David Alexander Elam, b. March 10, 1938 in Marshall, TX, d. January 8, 2012 in Marshall, TX.
aka Omar Sharriff, Omar Shariff, Omar Hakim Khayam.
Born in Shreveport, Louisiana, in 1938, Alexander grew up in Marshall, Texas. His father was a pianist and his mother encouraged him to play in the church. Alexander joined the United States Navy in 1955, moved to Oakland, California, in 1957, and began a long history of working with various San Francisco Bay Area musicians. A self-taught pianist, he played with Big Mama Thornton, Jimmy Witherspoon, Muddy Waters, Buddy Guy and Albert Collins. Later in 1968, he recorded his first songs for the World Pacific label release called Oakland Blues, a compilation album of artists from that city. He also performed at the Ann Arbor Blues and Jazz Festival in 1970, and played at the San Francisco Blues Festival, many times from 1973 onward. He was also the warm up act at the Last Waltz at Winterland, Thanksgiving 1974. He also performed in Europe. Alexander recorded a pair of albums The Rattler (1972) and The Dirt on the Ground (1973), for the Arhoolie label under his given name Dave Alexander. Songs include "The Hoodoo Man (The Voodoo Woman & The Witch Doctor)", "St. James Infirmary", "Blue Tumbleweed", "Sundown", "Sufferin' With The Lowdown Blues", "Strange Woman", "Cold Feelin", "Jimmy, Is That You?", "So You Wanna Be A Man" and "The Dirt On The Ground". In 1976, he began to perform as Omar the Magnificent having changed his name to Omar Khayam. He was nominated for a W. C. Handy Award in 1993. In 1993 small blues label Have Mercy! released Black Widow Spider, followed it up with hit Baddass in 1995, and Anatomy of a Woman in 1998. In the 2000s Alexander lived and performed mostly in the Sacramento area, where he recorded on Have Mercy! Records. He was an articulate writer and advocate for the blues and African American music. He wrote several articles for the Living Blues magazine. On Martin Luther King Day 2011, NPR Radio All Things Considered broadcast a segment about Marshall, Texas being the birthplace of the boogie-woogie style of piano. The broadcast described how Dr. John Tennison, a San Antonio-based boogie-woogie musicologist, had shared his knowledge of the history of boogie-woogie with the citizens of Marshall, and how Tennison had located Alexander in Sacramento, California. Alexander performed in Marshall during December 2010, to great acclaim. In February 2011, Alexander relocated to Marshall, Texas, where he lived until his death.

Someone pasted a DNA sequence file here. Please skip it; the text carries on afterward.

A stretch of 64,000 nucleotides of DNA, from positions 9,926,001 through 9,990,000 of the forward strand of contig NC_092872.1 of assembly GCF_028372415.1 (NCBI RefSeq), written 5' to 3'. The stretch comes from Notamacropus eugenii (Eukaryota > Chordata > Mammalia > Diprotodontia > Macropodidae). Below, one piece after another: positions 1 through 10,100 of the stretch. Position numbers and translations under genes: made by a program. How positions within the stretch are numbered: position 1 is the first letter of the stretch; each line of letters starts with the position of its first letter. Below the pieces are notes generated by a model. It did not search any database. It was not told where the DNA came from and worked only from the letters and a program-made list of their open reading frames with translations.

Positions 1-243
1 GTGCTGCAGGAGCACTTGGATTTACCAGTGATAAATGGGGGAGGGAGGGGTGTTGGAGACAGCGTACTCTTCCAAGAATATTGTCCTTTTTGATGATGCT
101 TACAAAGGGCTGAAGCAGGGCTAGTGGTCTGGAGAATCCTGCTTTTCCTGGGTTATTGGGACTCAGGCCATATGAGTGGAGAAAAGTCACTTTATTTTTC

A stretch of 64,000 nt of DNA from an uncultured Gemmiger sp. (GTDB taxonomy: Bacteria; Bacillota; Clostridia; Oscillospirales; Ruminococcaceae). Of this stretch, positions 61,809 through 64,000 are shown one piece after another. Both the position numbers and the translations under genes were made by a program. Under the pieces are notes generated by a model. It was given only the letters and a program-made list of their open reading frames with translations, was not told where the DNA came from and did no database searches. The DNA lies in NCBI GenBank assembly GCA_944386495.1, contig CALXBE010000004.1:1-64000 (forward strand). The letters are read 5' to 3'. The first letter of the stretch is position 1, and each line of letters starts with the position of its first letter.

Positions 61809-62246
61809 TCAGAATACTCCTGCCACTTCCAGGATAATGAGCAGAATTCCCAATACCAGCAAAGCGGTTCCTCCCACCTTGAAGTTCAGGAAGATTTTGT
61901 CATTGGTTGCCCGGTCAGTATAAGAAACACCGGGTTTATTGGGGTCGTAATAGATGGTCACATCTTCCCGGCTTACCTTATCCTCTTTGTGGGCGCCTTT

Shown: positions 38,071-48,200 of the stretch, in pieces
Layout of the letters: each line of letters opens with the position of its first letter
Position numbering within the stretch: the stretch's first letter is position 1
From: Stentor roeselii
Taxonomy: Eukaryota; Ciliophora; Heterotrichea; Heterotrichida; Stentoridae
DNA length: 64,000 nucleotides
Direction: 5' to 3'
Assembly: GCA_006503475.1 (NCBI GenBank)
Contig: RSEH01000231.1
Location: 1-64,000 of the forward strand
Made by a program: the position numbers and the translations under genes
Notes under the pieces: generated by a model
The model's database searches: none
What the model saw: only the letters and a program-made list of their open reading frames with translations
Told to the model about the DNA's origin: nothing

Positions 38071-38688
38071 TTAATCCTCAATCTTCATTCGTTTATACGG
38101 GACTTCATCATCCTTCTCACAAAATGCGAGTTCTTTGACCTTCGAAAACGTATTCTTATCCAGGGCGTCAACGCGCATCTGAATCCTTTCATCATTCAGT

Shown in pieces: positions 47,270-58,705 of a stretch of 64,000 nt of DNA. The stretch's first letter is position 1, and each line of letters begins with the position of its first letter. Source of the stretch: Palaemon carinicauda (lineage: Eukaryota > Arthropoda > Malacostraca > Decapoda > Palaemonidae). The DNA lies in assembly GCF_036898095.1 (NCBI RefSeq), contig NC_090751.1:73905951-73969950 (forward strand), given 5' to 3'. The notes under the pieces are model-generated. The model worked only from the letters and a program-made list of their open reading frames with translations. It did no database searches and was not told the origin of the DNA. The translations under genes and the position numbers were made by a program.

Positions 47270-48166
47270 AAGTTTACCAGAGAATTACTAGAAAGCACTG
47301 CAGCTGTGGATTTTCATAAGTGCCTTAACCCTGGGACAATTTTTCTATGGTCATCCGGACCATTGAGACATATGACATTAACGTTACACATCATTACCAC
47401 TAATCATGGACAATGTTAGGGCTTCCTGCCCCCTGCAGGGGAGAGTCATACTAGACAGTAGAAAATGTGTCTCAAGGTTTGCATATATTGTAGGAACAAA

On January 8, 2012, Alexander was found dead of an apparently self-inflicted gunshot wound at his home in Marshall, Texas. He was 73 years old.